Description : Richard Peet looks in detail at the main trends in human geographic thought over the last thirty years, relating these to broader themes in philosophy and social theory. Beginning with existential phenomenology and humanistic geography, the book covers Marxism and radical geography, structuralism, structuration theory, realism, locality studies, various streams of poststructuralism and postmodernism, and feminism. Each chapter examines a few theories in depth, concentrating on the major works and the nature of their contribution. Many of the ideas covered are dense and complex, but the reader is drawn gradually into the text through notions understandable to students. After spending time with this book the reader should be able to tackle virtually any philosophical theme in contemporary geographic thought. The book will be central to courses in geographical thought and the history of geographical thought, and as part of virtually all courses in human geography whcih entail philosophy and theory.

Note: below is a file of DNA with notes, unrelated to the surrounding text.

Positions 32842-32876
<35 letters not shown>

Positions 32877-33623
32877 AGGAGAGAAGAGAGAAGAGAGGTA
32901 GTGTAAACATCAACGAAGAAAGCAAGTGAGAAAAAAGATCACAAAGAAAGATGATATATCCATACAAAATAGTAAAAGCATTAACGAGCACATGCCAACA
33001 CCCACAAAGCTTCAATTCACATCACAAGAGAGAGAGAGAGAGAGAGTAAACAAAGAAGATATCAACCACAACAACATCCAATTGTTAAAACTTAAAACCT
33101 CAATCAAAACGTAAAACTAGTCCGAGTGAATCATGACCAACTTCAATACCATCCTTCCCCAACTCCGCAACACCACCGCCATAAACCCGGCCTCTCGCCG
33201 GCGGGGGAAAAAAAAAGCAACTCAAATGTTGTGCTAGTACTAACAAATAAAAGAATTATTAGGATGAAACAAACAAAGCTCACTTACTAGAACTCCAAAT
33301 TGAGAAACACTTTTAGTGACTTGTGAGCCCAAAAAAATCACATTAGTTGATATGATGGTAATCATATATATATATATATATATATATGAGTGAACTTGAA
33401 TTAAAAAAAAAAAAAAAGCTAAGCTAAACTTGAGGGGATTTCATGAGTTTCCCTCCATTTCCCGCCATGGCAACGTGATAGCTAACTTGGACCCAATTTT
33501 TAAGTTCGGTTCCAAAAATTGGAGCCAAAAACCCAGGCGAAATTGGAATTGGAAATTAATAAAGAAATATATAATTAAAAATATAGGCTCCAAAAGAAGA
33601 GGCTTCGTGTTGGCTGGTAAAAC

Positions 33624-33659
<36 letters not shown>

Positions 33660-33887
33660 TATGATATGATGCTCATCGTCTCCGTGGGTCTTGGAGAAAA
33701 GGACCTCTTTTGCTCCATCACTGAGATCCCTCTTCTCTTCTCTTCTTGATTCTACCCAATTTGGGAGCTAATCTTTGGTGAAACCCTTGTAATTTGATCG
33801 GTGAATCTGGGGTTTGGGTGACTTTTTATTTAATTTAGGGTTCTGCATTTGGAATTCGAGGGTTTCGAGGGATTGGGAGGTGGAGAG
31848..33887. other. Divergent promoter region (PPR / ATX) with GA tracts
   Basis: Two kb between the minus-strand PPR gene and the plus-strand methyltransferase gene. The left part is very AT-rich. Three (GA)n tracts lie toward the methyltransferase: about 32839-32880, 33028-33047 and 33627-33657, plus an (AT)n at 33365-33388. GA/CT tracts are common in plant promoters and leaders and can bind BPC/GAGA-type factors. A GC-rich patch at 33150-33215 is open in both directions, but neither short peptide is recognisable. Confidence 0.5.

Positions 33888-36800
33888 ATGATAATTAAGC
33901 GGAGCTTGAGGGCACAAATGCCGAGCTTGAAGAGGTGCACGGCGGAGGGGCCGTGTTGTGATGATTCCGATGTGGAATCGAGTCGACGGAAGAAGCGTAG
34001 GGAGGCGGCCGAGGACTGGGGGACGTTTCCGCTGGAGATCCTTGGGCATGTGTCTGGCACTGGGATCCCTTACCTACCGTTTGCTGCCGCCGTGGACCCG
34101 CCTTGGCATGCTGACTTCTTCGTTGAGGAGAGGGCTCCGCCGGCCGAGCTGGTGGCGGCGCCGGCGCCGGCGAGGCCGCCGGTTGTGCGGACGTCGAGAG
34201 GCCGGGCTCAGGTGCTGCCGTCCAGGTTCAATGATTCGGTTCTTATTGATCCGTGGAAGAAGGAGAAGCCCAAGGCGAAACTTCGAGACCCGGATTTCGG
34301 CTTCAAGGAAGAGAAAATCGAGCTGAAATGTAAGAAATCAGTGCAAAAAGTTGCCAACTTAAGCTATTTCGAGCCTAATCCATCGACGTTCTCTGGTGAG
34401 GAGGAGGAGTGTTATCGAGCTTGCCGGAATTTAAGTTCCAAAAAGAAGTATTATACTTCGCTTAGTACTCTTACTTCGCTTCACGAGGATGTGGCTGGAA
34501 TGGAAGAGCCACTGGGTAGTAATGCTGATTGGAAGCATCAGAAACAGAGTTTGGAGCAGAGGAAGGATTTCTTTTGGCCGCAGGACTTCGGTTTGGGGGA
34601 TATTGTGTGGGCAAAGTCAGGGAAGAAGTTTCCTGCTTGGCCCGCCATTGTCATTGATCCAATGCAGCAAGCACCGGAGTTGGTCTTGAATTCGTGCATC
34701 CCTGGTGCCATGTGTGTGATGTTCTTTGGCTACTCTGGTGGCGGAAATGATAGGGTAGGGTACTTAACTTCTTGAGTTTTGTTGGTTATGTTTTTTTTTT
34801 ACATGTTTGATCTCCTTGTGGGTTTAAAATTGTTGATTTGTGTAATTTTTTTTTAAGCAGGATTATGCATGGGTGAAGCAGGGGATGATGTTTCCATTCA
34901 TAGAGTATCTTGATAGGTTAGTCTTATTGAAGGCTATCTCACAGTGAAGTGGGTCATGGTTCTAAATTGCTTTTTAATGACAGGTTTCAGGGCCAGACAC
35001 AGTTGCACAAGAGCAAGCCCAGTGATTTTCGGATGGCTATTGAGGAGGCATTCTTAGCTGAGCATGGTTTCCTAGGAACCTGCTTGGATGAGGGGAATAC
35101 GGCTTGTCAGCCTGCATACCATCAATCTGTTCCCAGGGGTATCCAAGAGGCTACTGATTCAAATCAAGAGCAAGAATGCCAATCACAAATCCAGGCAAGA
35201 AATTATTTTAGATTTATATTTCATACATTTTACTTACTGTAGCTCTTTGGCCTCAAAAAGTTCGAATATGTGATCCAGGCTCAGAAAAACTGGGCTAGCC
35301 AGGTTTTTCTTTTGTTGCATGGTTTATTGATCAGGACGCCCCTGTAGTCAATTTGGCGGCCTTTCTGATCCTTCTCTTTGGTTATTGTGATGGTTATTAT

Description : Without social movements and wider struggles for progressive social change, the field of Geography would lack much of its contemporary relevance and vibrancy. Moreover, these struggles and the geographical scholarship that engages with them have changed the philosophical underpinnings of the discipline and have inflected the quest for geographical knowledge with a sense not only of urgency but also hope. This reader, intended for advanced undergraduate and beginning graduate courses in Geographic Thought, is at once an analysis of Geography's theoretical and practical concerns and an encounter with grounded political struggles. This reader offers a fresh approach to learning about Geographic Thought by showing, through concrete examples and detailed editorial essays, how the discipline has been forever altered by the rise of progressive social struggles. Structured to aid student understanding, the anthology presents substantive main and part introductory essays and features more than two dozen unabridged published works by leading scholars that emphatically articulate geographic thought to progressive social change. Each section is introduced with an explanation of how the following pieces fit into the broader context of geographic work amidst the socially progressive struggles that have altered social relations in various parts of the world over the last half-century or so. Doubly, it places this work in the context of the larger goals of social struggles to frame or reframe rights, justice, and ethics. Geographic Thought provides readers with insights into the encounters between scholarship and practice and aims to prompt debates over how social and geographical knowledges arise from the context of social struggles and how these knowledges might be redirected at those contexts in constructive, evaluative ways. The reader is unique not only in knowing Geographic Thought through its progressive political attachments, instead of through a series of abstract "isms", but in gathering together salient works by geographers as well as scholars in cognate fields, such as Nancy Fraser, Chantal Mouffe, Iris Marion Young, and Jack Kloppenberg, whose own engagements have proved lasting and influential. For researchers and students interested in the connections between theoretically informed work and the possibilities for bettering people's everyday lives, this book provides an innovative and compelling argument for why Geographic Thought is valuable and necessary.